Fraudulent Influencers: The Big Scam of 2018 see our article on Edward B.

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Fraudulent Influencers – There have always been people who manage to influence others for different purposes (see our article on Edward Bernays).

But the concept of influencer is recent and refers to a limited and specific phenomenon: personalities that manage to have a great reach in social networks and turn their lifestyle into a trend. In recent years, these people have become fundamental pawns of digital marketing. Fraudulent Influencers

In a 2018 survey, the Association of National Advertisers discovered that 75% of brands used influencers for promotional purposes, and almost half planned to increase their expenses in 2019. However, only 36% of companies saw those campaigns as effective. This is partly due to a rising phenomenon: as the influencers’ market becomes more competitive, many have resorted to fraudulent behavior to maintain popularity. From faking followers to buying engangement, the end result: companies invest money that does not generate return.

«Mom, I want to be influencer when I grow up«

The influencers are the popular boys and girls of social networks: what they say is replicated everywhere, what they use becomes fashion. It is enough for an influencer to upload a photo eating at a restaurant so that soon after it is filled with reserves. Thus, what began as a social and leisure phenomenon quickly transformed into a million-dollar industry. The category of influencers is increasingly professionalized. To such an extent that, last year, the Autonomous University of Madrid announced the creation of the first university course to be influencer. This “vocation” is one of the most chosen by teenagers around the world. Dinners and free hotel stays, trendy clothes, fame and money just by posting photos. It sounds like a very attractive existence, but if the popularity does not have a real sustenance, it can cause millionaire losses to the investors.

Alamudena: the H2H experiment

The agency specialized in influencer marketing H2H (Human to Human) was aware of this problem and decided to conduct an experiment. They hired a Spanish actress called Alamudena to play the role of influencer, they made an account, they created content and planned the purchase of followers, I like and comments. All the followers of Alamudena would be bots and therefore they would not have any value for the brands. The objective of this experiment was to show how easy it is to artificially inflate the arrival of an influencer. Fraudulent Influencers

The experiment yielded alarming results: although all its followers were false, Alamudena was hired by brands and accessed free services in exchange for promotion. As demonstrated by H2H, it is very easy and cheap to buy followers. This represents a huge temptation for micro-influencers looking for rapid growth. With only a few euros you can create a giant community and access all the benefits of being an influencer, without really being one. Fraudulent Influencers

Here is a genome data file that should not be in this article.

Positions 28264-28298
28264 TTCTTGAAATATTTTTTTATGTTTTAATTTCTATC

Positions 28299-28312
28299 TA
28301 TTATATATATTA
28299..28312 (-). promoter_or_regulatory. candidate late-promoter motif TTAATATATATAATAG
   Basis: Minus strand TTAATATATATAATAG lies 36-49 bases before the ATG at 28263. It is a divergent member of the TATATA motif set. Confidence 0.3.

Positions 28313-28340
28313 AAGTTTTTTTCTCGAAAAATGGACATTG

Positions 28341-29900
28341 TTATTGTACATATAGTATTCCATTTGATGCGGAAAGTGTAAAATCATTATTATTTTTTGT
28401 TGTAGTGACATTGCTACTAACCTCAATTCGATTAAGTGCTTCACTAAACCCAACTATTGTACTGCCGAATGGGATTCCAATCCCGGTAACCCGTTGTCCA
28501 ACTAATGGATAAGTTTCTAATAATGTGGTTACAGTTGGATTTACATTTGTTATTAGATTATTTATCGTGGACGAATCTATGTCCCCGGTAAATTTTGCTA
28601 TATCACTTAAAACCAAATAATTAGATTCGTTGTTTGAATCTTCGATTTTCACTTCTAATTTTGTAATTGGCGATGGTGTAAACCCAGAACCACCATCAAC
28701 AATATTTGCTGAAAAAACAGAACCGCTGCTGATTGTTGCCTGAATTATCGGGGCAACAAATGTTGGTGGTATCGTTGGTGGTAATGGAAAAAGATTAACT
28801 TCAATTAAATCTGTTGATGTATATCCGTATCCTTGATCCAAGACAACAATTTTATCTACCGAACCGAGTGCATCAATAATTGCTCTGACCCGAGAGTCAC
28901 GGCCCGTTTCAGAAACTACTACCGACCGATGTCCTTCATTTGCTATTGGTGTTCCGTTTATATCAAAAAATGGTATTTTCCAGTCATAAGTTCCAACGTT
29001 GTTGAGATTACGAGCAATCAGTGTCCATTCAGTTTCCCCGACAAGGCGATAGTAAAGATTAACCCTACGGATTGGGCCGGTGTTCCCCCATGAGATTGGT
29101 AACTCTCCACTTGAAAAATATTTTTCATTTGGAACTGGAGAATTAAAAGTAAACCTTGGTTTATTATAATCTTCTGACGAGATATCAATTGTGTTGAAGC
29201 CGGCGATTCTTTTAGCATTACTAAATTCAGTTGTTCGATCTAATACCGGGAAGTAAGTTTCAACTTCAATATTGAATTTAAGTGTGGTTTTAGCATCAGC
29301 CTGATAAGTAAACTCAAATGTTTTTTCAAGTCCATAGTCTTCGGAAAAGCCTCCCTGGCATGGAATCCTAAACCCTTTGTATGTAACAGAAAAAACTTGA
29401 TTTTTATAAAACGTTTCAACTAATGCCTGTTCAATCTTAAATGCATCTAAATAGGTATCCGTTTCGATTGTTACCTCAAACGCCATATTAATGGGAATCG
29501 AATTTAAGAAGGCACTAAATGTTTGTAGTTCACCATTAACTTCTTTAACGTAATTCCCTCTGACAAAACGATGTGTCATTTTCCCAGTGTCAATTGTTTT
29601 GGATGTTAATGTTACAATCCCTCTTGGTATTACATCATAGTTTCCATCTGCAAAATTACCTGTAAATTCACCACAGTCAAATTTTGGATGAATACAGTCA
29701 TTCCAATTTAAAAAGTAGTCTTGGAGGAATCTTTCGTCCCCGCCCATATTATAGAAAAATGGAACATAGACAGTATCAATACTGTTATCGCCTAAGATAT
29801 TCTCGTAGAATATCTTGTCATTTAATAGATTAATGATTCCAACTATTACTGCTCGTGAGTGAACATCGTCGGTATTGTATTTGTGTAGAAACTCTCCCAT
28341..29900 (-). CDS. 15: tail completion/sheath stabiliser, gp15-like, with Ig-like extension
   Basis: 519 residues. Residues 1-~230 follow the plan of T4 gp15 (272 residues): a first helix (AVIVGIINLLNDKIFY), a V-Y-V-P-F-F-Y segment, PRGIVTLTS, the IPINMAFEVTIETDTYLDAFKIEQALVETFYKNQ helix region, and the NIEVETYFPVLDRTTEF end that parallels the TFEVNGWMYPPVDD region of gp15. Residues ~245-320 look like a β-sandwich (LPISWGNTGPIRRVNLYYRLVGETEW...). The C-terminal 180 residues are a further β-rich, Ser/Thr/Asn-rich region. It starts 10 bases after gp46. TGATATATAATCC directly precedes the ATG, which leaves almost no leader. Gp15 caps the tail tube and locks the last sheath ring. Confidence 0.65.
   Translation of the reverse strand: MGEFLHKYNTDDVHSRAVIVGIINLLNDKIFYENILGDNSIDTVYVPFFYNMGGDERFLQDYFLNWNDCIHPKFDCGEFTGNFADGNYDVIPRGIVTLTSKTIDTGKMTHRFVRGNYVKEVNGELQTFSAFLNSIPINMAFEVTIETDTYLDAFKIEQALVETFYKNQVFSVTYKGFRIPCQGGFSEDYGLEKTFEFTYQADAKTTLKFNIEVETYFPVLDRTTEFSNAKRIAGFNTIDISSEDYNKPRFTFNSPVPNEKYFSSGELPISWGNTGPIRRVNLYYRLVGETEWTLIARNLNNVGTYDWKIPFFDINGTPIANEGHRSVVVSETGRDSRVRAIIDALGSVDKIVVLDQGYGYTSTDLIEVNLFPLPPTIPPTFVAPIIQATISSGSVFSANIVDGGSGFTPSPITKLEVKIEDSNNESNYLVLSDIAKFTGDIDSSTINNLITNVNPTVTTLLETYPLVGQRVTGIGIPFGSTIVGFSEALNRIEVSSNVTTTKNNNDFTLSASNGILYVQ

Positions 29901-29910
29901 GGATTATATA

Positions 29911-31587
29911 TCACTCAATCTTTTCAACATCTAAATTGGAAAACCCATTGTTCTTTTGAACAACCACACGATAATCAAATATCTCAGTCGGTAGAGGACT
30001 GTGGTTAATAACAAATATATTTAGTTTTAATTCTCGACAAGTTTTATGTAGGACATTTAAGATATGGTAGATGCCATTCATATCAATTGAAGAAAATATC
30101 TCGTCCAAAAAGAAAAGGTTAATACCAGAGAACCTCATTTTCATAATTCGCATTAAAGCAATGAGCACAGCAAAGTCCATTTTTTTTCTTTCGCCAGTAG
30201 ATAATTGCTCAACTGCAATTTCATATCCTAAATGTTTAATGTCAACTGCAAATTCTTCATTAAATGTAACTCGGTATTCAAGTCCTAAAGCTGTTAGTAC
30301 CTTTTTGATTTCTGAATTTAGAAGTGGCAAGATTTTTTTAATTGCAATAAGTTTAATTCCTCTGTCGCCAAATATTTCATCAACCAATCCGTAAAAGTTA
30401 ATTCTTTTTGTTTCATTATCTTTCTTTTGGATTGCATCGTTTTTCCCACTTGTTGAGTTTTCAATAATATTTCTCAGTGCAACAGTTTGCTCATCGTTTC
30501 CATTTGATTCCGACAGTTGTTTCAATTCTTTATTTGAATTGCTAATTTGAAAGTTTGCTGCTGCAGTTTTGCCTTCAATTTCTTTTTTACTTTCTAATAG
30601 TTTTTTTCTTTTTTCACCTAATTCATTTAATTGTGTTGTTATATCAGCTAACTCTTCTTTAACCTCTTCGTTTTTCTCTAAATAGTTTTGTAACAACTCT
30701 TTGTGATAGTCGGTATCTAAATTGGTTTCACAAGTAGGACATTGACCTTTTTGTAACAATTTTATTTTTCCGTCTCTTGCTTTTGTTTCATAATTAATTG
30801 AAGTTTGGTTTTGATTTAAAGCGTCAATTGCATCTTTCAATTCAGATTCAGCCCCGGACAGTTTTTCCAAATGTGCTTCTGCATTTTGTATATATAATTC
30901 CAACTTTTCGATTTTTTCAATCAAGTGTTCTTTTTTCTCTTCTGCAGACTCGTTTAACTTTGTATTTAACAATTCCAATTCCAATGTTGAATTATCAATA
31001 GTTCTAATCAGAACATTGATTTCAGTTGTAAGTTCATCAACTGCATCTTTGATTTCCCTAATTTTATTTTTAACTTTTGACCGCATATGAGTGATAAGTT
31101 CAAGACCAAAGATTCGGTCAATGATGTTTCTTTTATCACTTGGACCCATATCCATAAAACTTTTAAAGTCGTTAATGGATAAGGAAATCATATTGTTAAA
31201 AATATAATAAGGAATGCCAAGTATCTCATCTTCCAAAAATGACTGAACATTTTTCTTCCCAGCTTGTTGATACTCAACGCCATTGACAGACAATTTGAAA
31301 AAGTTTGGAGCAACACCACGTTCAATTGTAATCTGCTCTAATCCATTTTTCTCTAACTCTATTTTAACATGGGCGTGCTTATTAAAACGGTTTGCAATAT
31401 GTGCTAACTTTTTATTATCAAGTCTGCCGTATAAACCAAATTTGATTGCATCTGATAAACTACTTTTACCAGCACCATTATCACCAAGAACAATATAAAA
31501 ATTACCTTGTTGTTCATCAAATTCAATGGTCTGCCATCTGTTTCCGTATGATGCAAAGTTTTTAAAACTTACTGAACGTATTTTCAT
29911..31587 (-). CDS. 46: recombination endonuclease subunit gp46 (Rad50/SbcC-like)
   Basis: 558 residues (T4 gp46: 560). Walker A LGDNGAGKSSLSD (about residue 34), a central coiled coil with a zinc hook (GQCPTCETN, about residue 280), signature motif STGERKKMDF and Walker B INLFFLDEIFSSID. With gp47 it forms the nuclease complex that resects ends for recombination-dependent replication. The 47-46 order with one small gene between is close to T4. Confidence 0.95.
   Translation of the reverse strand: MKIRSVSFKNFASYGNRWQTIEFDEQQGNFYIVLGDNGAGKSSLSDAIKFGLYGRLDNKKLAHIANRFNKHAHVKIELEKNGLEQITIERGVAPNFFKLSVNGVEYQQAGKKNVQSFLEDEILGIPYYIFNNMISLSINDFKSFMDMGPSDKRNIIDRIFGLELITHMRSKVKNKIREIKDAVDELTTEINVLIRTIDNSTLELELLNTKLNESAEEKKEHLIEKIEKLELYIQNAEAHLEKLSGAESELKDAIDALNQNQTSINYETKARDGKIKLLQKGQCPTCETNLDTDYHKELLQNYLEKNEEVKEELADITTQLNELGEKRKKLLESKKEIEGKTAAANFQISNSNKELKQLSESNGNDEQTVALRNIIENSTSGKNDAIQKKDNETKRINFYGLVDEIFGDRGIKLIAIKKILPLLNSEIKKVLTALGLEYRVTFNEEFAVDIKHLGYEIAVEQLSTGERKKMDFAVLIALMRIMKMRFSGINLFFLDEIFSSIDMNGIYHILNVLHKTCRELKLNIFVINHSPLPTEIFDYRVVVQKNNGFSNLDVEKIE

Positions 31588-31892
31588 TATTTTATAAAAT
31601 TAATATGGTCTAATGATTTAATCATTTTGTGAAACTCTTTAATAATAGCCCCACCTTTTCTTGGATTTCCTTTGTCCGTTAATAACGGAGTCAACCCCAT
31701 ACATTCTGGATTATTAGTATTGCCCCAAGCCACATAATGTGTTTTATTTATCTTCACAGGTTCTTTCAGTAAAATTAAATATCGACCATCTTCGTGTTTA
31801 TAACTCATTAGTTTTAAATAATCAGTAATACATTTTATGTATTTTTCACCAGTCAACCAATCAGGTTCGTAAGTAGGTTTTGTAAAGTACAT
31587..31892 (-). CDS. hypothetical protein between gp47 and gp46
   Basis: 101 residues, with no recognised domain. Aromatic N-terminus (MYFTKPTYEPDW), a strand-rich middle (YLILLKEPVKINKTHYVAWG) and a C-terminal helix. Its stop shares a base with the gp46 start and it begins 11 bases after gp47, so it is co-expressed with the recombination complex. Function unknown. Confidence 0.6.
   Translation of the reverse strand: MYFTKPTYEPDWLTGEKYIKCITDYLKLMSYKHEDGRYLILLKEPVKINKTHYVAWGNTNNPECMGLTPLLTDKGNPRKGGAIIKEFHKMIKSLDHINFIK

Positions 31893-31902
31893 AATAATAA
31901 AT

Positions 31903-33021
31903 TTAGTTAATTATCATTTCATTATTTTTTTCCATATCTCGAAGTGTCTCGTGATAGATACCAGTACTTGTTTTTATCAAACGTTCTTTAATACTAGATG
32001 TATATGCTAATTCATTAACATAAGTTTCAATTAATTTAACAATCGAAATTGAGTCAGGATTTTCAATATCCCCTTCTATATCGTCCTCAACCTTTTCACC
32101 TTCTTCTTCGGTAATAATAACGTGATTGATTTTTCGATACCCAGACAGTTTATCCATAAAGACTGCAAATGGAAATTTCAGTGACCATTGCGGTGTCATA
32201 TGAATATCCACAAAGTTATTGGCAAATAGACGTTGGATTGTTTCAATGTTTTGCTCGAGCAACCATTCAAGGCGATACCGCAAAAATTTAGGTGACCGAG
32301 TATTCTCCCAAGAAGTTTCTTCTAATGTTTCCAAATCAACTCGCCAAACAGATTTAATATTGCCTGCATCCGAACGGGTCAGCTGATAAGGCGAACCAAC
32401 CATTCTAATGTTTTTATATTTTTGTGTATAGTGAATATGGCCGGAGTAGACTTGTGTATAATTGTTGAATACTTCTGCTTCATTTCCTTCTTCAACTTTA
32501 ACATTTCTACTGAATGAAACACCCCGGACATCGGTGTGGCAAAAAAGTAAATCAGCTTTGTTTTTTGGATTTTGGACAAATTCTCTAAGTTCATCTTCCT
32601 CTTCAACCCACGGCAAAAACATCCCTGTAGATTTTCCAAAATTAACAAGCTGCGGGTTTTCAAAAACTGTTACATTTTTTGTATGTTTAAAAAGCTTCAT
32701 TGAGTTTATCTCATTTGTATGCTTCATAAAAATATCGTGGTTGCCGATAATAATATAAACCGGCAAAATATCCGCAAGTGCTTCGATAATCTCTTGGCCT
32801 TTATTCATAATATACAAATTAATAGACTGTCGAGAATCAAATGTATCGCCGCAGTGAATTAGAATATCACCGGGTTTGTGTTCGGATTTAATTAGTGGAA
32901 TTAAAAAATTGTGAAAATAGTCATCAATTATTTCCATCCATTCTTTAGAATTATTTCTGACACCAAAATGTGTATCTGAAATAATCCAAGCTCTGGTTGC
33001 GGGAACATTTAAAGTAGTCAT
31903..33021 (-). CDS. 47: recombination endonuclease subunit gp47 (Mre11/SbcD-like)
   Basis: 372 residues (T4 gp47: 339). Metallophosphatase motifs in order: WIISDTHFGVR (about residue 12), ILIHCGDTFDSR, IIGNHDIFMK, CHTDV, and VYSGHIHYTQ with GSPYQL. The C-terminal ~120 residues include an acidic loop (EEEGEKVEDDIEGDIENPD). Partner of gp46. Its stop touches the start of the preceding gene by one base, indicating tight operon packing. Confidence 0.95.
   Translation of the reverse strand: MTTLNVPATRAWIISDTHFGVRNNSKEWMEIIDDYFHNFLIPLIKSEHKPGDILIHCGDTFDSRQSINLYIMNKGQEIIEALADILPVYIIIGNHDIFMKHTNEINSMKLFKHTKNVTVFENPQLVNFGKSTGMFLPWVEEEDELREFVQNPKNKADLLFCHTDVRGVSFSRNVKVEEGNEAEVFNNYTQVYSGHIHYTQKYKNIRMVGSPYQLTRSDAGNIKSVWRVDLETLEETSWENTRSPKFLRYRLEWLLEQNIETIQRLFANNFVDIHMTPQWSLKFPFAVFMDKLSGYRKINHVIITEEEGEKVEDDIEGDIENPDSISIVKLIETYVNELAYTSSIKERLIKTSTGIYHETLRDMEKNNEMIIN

Devumi: the followers factory

In its investigation “The Follower Factory”, the newspaper The New York Times exposed the black market of followers. It is a dark American company called Devumi that has raised millions of dollars selling followers on Twitter. The followers package is offered with the premise that these are authentic. However, the New York Times investigation revealed that most are automated bots. These bots are created by duplicating the information of real accounts, altering only a minimum data that goes unnoticed. Fraudulent Influencers

Based on an estimated inventory of at least 3.5 million automated accounts, each sold several times, the company has provided customers with more than 200 million followers on Twitter. According to an analysis of data from the Times, at least 55,000 of the accounts use the names, profile pictures, places of origin and other personal information of real Twitter users, including minors.

The problem in numbers

12 of the 35 million invested have not had any return due to fraud.
One out of every two campaigns is a scam.
One in four followers of an influencer is false.
One in five likes is bought.
Of the 350 influencers analyzed, 184 exceed 25% of fraud.
Source: Influencer Marketing Annual Report in Spain from the H2H agency.

Why do social media companies not react?

Given how easy it is to incur in this type of fraud, a question arises: why social networks do not take action? Some critics point out that Twitter has a commercial incentive not to eliminate phantom accounts. In the last two years, the company has struggled to generate the growth of users seen by rivals such as Facebook and Snapchat. The market value of a social network depends on the number of active users. They see the problem: if they eliminate all the fake users, they lose market value.

However, the seriousness of the infringement (large-scale social identity theft) forced Twitter to make a massive purge of false accounts last year. As expected, this action put them at a disadvantage compared to other social networks, where fraud persists. Due to the low response of these companies, new analytical tools emerged that do respond to the problem. HypeAuditor is a software that scans the accounts of influencers in search of fraudulent behavior. Different brands have used this software to certify the authenticity of the influencers they hire.

 

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